Rebel Wilson breaks silence on ‘hard situation’ as newspaper denies ‘outing’ her

Rebel Wilson wears a green dress with her blonde hair down as she stands in front of a yellow background with the red Netflix logo in the background

Rebel Wilson has addressed attempts by an Australian newspaper to ‘out’ her, saying she’s handling the “hard” situation “with grace”. 

The Pitch Perfect star revealed on Instagram Thursday (9 June) that she is in a relationship with fashion designer Ramona Agruma, gushing that she finally found her “Disney Princess”. 

However, it hasn’t all been a Disney fairytale for Wilson. A Sydney Morning Herald article written by columnist Andrew Hornery and published on Saturday (11 June) revealed that the newspaper planned to run a story on Wilson’s new relationship before she could address it on her terms, effectively ‘outing’ her as queer to the public. 

Wilson broke her silence about the horrible situation on Twitter on Sunday (12 June), and admitted that it has been a “very hard” time. 

“Thanks for your comments, it was a very hard situation but trying to handle it with grace,” she tweeted, adding a simple heart emoji to the post. 

Hornery wrote in the original opinion piece, which has since been removed, that the outlet emailed Wilson’s representatives and gave her “two days to comment on her new relationship with another woman”.

It would appear that instead of letting the newspaper reveal her relationship, Wilson announced it via social media.

Hornery moaned that in doing this, Wilson had “gazumped” him, and called giving her warning of his story a “big mistake”.

His comments prompted immense outrage on social media, and many people voiced their disgust that the Sydney Morning Herald would out someone before they were ready to share their truth with the world.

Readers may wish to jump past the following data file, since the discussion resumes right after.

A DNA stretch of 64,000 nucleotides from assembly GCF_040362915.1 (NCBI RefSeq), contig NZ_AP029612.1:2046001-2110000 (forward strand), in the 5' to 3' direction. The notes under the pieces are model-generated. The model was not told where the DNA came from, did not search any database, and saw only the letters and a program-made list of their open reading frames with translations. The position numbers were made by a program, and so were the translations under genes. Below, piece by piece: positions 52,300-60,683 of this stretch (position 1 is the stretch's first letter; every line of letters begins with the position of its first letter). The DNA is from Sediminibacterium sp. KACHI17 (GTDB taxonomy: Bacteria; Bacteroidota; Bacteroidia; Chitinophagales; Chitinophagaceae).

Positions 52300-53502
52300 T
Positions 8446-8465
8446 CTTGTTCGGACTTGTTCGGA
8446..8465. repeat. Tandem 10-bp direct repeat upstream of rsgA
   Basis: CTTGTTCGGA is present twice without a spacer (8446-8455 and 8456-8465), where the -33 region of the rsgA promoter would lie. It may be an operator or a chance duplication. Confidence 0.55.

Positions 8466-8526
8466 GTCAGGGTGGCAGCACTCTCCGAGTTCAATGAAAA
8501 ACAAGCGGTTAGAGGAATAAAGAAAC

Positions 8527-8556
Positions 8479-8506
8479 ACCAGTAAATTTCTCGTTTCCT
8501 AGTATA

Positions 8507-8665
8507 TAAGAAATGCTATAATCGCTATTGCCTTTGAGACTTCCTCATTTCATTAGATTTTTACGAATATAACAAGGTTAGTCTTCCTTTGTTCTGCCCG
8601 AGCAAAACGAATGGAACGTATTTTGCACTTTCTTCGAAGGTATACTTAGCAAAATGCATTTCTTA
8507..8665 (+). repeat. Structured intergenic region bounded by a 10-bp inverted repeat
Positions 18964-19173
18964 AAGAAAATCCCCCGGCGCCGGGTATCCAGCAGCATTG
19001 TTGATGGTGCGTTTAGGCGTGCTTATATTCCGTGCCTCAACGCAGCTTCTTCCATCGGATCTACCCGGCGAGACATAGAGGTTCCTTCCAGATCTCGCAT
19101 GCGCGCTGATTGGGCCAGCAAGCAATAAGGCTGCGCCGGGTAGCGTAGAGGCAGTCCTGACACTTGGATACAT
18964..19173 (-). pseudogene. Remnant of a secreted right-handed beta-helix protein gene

Amid fierce backlash, the Sydney Morning Herald’s editor Bevan Shields told PinkNews that the outlet “simply asked questions” and “included a deadline for a response”.

Shields added: “To say that the Herald ‘outed Rebel Wilson is wrong.”

Hornery wrote in a new column, published Monday (13 June), that he didn’t seek to “out” the actor but understood why his email giving Wilson a deadline for comment could have “been seen as a threat”.

Rebel Wilson wears a silver dress with her blond hair down as she poses for the camera

Sydney Morning Herald columnist Andrew Hornery says he’s learned “difficult lessons” amid backlash over his article about Rebel Wilson. (Arturo Holmes/FilmMagic)

He admitted that he made mistakes in his approach to the reporting and said he learned some “new… difficult lessons from this”. 

“I genuinely regret that Rebel has found this hard,” Hornery wrote. “That was never my intention.”

He continued: “But I see she has handled it all with extraordinary grace. 

“As a gay man I’m well aware of how deeply discrimination hurts. The last thing I would ever want to do is inflict that pain on someone else.”

Hornery promised in the piece that he and the Sydney Morning Herald will “approach things differently from now on” to ensure that both take into “consideration the extra layer of complexities people face when it comes to their sexuality”. 

“We still have to ask questions, sometimes very difficult ones,” Hornery said. 

“It would be much worse to write gossip items about the unscripted events in their lives without them having a chance to have their say. But we need to make it clear that a deadline is not an ultimatum.”